(RxWiki News) The lifestyle habits of moms-to-be affect the health of their babies. This fact is coming into laser focus these days. A common vitamin supplement may be helpful in warding off childhood cancers.
"Ask your doctor about vitamin supplements"
A group of Australian researchers uncovered this association after studying mothers and their children at 10 pediatric cancer centers.
The study took place between 2005 and 2011 with the goal of finding if maternal folic acid and other supplement offered their children protection from brain tumors.
According to the Pediatric Brain Tumor Foundation, about 4,200 kids are diagnosed with childhood brain tumors (CBT), which behave differently than adult tumors.
Previous studies regarding vitamin supplementation during pregnancy and CBT risks have been mixed.
Folate is important in forming the baby’s brain cells and central nervous system. Having a low folate level may interrupt this development and could open central nervous system cells to DNA damage. If this damage isn’t fully or properly repaired, mutations can occur that can lead to cancer.
For this study, mothers of 327 children with CBTs and the moms of 867 healthy children told researchers about their supplement use before and during pregnancy. This was detailed information that included the brand name, dosage and how often the supplements were taken.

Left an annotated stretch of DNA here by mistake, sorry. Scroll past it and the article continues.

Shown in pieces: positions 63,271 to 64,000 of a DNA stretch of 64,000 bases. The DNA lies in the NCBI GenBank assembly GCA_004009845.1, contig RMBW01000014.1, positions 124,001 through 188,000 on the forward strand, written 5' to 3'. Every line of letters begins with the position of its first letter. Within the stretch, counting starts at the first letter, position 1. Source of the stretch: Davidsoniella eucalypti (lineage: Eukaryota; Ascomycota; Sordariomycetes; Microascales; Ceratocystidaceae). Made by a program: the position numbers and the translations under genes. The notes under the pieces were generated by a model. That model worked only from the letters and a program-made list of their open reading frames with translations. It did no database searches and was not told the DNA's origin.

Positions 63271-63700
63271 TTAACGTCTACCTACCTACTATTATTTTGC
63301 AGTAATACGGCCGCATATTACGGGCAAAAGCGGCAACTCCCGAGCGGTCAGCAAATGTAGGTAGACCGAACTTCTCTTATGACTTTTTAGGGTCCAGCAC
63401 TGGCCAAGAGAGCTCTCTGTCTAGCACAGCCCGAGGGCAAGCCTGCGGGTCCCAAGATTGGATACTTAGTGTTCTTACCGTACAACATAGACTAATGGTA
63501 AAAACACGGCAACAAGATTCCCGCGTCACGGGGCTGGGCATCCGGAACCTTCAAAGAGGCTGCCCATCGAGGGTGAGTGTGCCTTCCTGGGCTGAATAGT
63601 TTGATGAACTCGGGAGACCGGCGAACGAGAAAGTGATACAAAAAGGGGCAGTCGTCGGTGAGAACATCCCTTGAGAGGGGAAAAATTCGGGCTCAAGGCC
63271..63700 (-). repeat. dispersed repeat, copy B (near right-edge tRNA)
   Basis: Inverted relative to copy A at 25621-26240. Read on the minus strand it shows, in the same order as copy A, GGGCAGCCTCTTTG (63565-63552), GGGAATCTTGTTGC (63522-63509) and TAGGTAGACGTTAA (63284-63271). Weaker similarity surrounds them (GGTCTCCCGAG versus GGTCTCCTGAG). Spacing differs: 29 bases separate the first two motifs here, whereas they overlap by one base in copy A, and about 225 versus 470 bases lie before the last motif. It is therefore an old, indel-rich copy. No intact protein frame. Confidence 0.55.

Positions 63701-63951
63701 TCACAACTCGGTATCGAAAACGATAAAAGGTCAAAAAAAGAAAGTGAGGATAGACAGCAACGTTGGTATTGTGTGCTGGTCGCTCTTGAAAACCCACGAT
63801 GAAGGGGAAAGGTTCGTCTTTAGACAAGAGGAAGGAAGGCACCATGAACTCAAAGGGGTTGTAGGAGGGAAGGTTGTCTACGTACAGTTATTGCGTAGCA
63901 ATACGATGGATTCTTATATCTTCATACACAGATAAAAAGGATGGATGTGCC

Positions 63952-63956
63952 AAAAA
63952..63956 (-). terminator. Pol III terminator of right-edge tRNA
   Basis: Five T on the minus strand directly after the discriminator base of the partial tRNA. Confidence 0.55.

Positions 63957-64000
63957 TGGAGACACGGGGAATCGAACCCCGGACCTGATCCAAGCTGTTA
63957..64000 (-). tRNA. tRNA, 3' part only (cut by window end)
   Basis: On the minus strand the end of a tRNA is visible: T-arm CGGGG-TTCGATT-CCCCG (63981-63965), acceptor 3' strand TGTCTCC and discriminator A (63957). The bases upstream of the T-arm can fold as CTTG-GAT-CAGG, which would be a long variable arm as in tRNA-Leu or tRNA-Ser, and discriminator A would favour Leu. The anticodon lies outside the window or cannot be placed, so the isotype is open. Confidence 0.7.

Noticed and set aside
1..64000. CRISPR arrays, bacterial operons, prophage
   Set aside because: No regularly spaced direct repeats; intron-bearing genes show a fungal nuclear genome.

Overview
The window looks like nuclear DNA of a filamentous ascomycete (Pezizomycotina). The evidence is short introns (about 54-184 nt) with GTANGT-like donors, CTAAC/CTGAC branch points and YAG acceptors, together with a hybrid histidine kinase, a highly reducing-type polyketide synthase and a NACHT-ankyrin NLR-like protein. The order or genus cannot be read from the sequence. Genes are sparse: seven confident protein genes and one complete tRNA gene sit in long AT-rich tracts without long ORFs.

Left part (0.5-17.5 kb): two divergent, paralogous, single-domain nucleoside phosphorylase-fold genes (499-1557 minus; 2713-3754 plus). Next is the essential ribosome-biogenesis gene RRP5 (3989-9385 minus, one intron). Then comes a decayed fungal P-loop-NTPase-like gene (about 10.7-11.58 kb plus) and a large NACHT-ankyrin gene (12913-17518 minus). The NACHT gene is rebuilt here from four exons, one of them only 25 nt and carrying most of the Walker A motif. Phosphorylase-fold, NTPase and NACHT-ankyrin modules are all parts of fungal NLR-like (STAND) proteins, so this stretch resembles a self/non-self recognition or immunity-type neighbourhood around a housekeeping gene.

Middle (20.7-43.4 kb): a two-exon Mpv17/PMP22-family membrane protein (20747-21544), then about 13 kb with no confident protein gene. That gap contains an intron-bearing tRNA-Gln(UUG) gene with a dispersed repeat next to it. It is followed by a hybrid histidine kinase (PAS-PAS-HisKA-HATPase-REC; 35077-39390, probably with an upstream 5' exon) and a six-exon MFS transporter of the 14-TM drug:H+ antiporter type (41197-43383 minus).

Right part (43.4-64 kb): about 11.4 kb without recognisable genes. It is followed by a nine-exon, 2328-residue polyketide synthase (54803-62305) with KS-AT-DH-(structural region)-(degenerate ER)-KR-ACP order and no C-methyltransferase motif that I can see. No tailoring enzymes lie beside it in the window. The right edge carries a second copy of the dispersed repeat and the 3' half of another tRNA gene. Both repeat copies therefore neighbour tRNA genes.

Among the women in the study, 29 percent said they took no folic acid, and nearly 34 percent reported taking folic acid without iron, B vitamins or vitamin C. The use of supplements during pregnancy was minimal among these women.
After analyzing the data and establishing odds ratios, the researchers discovered that moms-to-be taking folic acid did offer protection for their unborn children.
The authors wrote, “We conclude that folic acid supplements before and in early pregnancy may protect against CBT. Potential underlying mechanisms should be further investigated, particularly for individual CBT subtypes as the mechanisms may well differ.”
This research was published in November issues of Cancer Epidemiology, Biomarkers & Prevention.
This study was funded by the National Health and Medical Research Council. No conflicts of interest were reported.